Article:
Legendary violins are made of Bosnian wood grown hundreds of years ago. But can modern luthiers replicate what Stradivari had available to him?
The extraordinary sound of the fine violins, violas and cellos made by the legendary luthiers Antonio Stradivari (1644-1737) and Guiseppe Guarneri (1698-1744) is attributed to many factors. Workmanship is of course at the top of the list. So too are the geometrics of form, solid joints, scrollwork detail, symmetry, and a flush fitting bridge – to name a few critical details.
But the most obvious feature that Stradivari, et al. employed was the wood – a Bosnian maple that remains today the preferred material for fine instrument making. The characteristics of Bosnian maple – referred to as tonewoods, as is also the northern Italian spruce that is often used together with Bosnian maple – are the subject of centuries of speculation between violinmakers and their many devotees.
The Bosnian maple tree itself is native to mountainous southern Europe. A violin maker in the 17th century may have had an extra advantage at crafting a fine stringed instrument due to climatic conditions at the time – and perhaps an unwitting assist from foresters who harvested the wood.
The time period that falls roughly from the 16th to the 19th centuries is referred to as “the Little Ice Age.” This cooler period, marked by larger glaciers and poor crop yields, bore one possible benefit: the Bosnian maples, and other trees as well, were more dense, as measured by tree rings. In theory, this contributed to the enduring superlative sound of a Stradivarius instrument.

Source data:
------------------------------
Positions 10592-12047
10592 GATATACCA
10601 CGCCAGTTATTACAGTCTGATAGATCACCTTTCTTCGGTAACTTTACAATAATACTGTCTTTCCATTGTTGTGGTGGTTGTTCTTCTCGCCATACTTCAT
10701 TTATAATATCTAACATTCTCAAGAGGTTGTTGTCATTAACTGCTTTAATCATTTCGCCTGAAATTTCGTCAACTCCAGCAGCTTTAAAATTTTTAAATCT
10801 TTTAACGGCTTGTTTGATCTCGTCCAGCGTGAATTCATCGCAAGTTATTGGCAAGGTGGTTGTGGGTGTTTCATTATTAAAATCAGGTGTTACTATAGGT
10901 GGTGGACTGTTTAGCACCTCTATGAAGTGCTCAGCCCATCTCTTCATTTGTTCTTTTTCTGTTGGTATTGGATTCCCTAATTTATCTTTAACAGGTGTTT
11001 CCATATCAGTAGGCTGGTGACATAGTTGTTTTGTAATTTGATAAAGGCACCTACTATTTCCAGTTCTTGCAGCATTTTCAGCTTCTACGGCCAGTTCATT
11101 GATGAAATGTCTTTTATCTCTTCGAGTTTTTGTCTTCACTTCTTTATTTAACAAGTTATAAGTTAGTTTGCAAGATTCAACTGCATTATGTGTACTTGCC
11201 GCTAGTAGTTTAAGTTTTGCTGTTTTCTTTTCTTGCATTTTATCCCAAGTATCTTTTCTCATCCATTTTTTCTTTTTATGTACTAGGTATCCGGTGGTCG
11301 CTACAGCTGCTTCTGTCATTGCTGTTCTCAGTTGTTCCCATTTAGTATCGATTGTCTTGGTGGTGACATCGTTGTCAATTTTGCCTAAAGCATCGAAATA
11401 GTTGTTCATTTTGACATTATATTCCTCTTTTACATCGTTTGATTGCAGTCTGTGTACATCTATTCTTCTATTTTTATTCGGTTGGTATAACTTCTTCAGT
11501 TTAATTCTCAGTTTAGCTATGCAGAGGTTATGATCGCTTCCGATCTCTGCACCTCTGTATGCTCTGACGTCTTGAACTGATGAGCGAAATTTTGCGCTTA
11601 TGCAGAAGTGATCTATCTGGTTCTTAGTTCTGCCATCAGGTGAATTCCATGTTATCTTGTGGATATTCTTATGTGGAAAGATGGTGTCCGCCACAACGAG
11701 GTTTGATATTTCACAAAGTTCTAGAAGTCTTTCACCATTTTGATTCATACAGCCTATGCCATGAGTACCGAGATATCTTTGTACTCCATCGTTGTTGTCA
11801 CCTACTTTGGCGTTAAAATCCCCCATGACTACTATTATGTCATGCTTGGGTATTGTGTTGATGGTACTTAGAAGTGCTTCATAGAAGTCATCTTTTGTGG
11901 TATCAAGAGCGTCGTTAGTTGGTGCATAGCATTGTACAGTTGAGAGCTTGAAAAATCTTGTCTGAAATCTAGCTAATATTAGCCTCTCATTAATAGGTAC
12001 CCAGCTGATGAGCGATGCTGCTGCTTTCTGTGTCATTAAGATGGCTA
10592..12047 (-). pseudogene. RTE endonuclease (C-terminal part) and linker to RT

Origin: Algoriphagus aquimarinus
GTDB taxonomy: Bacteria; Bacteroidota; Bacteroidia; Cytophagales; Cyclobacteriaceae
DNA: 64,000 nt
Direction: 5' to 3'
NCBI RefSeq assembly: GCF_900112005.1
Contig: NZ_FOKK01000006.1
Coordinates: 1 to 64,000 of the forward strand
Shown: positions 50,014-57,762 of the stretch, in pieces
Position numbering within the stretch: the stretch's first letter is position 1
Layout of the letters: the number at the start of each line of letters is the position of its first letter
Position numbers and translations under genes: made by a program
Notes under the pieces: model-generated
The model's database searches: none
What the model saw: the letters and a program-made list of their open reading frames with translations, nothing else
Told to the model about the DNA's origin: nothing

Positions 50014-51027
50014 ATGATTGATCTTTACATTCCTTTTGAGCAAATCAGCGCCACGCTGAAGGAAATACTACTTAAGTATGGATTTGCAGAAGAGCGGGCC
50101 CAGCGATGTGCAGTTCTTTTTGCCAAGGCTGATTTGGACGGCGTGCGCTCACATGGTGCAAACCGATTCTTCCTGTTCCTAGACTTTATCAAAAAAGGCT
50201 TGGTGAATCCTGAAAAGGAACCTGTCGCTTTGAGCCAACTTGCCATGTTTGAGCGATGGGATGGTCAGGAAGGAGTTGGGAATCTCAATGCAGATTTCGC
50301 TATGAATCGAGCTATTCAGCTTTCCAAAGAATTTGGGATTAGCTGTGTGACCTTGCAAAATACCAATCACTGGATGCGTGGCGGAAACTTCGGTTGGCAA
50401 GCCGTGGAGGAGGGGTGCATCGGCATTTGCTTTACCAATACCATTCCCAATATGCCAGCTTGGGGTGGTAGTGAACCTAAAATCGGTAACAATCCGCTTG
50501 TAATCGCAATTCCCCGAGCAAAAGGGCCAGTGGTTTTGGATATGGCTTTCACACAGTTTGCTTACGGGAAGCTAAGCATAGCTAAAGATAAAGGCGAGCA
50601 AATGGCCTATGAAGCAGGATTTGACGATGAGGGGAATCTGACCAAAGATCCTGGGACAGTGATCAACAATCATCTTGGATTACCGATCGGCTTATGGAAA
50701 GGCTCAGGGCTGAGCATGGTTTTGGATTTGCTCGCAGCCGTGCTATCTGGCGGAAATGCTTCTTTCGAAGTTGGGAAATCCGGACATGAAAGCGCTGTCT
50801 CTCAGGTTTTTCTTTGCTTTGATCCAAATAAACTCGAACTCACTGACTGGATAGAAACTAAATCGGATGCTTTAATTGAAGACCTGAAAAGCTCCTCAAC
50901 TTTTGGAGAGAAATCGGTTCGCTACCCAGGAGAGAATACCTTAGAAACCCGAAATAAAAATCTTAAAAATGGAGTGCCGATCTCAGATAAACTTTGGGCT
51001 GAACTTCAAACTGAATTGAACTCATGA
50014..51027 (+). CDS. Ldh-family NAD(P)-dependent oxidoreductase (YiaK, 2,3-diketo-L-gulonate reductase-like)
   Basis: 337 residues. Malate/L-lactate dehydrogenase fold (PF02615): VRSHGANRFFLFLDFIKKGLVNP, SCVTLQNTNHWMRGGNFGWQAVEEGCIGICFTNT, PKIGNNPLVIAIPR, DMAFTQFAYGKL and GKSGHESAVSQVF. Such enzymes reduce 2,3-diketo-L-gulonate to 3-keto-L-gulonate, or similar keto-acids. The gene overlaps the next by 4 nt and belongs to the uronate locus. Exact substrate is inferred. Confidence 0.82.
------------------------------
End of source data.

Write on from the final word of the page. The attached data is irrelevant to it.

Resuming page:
The role of the foresters might sound apocryphal (if not slightly romantic, where the brutish lumbermen are somehow collaborators with the likes of Tchiakovsky), but research conducted in 2015 seems to indicate a chemical processing of the wood contributed to its excellence. The study used five different analytical techniques to assess tiny shavings of wood from two Stradivarius cellos, two violins as well from the master luthier, and a violin made by Guarneri.
The findings were that both luthiers, who were working at roughly the same time, used wood that had been treated with something containing aluminum, calcium, copper and other elements. Why? Other wood used to build furniture at the time contains these same minerals. It appears a worm and possibly fungal infestation was affecting much of Europe at the time, and this treatment was used on Bosnian maple to ward off those pests.
There is no evidence that Stradivarius and Guarneri were aware of this. The study was published in 2016 in the Proceedings of the National Academy of Sciences.
With or without worms, fungi, and chemical treatment, Bosnian wood remains an honored component of contemporary violin making.
Professionals engaged today in silviculture (tree farming) may not be aware of this use. But as a horticultural industry guidebook on various tree cultivars says about Bosnian maples, “Perhaps the greatest asset of a Bosnian maple is its poise…cool green spring foliage on a vase-shaped form that would make it one of the best specimens in any garden.”
It’s not at all hard to imagine a string quartet playing Vivaldi’s “The Four Seasons” in such a garden. Bosnian wood has beauty in all phases of its lifecycle.